p. m. I received orders to march my division as rapidly as possible to support the left of Stanley's division, Fourth Corps, which was heavily engaged some miles distant. i moved at once by the left flank, under guidance of a staff officer of Fourth Corps, and in about an hour and a half, without halts, reached the position designated by the major-general commanding the corps (who had preceded the column) for deployment of the division. This position was a wooded ridge facing and bordering a narrow cultivated valley of considerable length along the Dalton road, near the head of which were the defiles and steep hills held by the enemy for the defense of Resaca. Robinson's (Third) brigade deployed quickly along the left of this ridge, and the other brigades were ordered to prolong the line along the ridge south of a deep gorge which bisects it. In front of Robinson's brigade, Simonson's battery (Fifth Indiana), of Stanley's division, was in position looking toward Resaca, and supported by a detachment of that division. Scarcely was Robinson's brigade in line before numerous fugitives from our own troops came pouring in confusion over the open in front, followed by the exultant enemy making confidently for the battery. After a fruitless effort with my staff officers to rally and organize the fugitives, I sent orders to them to clear the front, and rode back to bring forward Robinson's brigade. At the brigade I found Lieutenant-Colonel Perkins, assistant adjutant-general, with orders to move at once to the open and support the battery. Robinson moved with great promptness down the steep wooded ridge side, crossing a difficult creek at the foot, and, changing front forward on his right regiment in good order, he opened in volley upon the astonished enemy. They fled in greater haste than they had advanced, and in fifteen minutes not a rebel gun was heard in the valley. Orders were sent Ruger to advance his brigade so as to take the enemy in flank, but before it could be done they had fled. The division bivouacked for the night on the plain fronting toward Resaca. The brave and efficient conduct of Robinson's brigade in this affair served to create a strong confidence and good-will between troops recently brought together from different corps in a new organization, a feeling closely cemented by the subsequent events and occurrences of the campaign.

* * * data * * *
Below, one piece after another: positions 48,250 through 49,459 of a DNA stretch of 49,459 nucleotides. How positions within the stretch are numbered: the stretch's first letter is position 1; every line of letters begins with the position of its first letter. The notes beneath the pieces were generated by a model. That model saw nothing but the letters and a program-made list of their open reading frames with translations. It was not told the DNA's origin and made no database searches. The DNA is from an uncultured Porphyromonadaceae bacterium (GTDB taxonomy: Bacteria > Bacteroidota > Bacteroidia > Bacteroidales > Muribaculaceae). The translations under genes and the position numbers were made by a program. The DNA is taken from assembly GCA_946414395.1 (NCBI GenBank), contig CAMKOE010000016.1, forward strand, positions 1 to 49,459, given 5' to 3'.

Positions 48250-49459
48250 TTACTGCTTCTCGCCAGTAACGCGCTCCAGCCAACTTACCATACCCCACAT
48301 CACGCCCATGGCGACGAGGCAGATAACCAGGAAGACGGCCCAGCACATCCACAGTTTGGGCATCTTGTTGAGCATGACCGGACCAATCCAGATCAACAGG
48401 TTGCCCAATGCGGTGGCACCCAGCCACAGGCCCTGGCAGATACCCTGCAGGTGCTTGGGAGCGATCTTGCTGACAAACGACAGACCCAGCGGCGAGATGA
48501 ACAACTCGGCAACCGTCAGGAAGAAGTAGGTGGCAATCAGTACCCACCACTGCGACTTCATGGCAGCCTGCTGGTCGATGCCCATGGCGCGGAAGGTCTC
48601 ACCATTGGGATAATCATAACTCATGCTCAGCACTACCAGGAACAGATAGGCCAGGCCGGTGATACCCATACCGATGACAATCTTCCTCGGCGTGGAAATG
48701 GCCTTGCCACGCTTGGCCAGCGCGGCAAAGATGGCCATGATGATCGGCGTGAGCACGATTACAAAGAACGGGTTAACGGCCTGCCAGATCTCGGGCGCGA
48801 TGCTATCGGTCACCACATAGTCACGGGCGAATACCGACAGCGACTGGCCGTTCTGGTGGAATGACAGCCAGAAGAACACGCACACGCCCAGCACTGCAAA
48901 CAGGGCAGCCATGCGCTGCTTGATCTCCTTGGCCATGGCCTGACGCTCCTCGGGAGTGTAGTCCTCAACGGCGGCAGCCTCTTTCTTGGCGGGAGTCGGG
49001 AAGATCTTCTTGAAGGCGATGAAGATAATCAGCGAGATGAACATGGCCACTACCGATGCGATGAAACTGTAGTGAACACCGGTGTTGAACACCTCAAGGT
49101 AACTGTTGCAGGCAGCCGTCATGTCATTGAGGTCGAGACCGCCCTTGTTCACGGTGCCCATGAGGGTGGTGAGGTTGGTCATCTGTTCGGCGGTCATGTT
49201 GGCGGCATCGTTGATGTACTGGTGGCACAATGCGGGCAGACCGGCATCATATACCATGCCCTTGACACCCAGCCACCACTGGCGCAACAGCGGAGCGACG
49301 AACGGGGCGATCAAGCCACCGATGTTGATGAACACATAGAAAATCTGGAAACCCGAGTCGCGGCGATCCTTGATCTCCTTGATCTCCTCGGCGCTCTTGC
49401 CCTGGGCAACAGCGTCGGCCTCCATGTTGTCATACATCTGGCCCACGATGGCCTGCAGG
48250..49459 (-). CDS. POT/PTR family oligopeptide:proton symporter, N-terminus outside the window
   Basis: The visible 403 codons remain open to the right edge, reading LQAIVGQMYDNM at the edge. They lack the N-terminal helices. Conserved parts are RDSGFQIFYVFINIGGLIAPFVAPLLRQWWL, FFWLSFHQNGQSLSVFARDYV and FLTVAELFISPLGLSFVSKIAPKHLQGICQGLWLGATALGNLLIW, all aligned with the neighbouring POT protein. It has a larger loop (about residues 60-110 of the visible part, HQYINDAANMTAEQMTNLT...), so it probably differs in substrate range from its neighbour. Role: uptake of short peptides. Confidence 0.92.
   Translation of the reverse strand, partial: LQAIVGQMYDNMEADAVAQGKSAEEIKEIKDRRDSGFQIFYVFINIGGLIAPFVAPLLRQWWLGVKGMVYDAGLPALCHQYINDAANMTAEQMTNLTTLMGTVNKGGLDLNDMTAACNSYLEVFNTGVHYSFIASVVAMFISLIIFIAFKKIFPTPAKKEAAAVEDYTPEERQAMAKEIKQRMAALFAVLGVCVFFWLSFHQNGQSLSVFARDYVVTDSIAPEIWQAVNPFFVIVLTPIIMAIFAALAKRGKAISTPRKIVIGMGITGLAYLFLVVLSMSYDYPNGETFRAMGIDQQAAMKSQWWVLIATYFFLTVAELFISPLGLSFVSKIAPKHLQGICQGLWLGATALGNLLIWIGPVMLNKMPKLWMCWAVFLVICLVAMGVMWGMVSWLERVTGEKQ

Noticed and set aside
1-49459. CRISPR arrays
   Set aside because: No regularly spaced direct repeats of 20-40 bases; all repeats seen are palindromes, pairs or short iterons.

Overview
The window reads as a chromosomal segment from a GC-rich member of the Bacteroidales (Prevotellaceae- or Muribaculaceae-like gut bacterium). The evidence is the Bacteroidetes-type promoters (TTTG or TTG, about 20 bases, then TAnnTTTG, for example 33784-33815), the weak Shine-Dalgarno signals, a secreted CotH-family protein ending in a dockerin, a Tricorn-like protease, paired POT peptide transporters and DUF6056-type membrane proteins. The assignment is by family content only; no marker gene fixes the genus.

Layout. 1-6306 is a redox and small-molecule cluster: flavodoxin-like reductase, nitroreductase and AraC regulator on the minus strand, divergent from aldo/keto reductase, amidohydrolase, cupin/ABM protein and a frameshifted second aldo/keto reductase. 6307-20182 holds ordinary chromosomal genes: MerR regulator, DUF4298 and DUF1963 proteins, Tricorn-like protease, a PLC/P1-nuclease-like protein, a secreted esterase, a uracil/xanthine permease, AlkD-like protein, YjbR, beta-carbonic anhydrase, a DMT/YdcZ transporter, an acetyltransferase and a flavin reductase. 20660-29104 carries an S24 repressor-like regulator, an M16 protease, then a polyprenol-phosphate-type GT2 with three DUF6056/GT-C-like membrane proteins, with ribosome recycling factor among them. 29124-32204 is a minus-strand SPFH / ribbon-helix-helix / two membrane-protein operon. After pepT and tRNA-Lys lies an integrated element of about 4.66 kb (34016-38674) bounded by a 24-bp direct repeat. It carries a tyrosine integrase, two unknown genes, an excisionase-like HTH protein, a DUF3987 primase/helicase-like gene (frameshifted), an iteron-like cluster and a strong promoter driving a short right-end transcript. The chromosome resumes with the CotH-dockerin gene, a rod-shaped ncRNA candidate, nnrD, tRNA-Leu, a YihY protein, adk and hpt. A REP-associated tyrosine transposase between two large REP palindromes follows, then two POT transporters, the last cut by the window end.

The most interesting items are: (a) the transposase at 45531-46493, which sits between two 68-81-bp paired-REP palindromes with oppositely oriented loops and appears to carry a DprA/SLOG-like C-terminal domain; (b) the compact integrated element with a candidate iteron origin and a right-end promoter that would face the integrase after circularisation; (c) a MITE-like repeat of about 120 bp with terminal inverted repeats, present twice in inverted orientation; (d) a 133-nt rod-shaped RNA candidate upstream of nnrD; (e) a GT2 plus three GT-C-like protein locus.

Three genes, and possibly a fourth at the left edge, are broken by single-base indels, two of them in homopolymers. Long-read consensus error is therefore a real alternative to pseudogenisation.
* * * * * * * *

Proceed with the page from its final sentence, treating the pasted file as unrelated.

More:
May 15, the division was ordered to support Butterfield's and Geary's divisions, and marched at 12 o'clock. While on the march information was sent to me by the major-general commanding corps that the enemy was threatening our left from the direction of the railroad, and I was ordered to cover and protect that flank. Facing by the left brought the division in line of battle, and in this formation I advanced it toward the menaced point, the brigades being in line according to numerical order. The ground occupied by Knipe's (First) brigade on the right was very broken, trending off, however, toward the north in a ridge of slight elevation, running almost parallel with railroad, partly through woods and partly through clearings. At a point where a road toward Green's Station from the Dalton road crossed the ridge there rises a considerable knoll or knob, upon which is a dwelling known as Scales' house. Ruger's (Second) brigade, extending from Knipe's left, reached and occupied this knoll, upon which slight breast-works were hastily thrown up. Two regiments of Robinson's brigade were deployed on the left of the knoll, where the ground sinks down into a timbered plain; three others of his regiments were held in reserve on the extreme left, and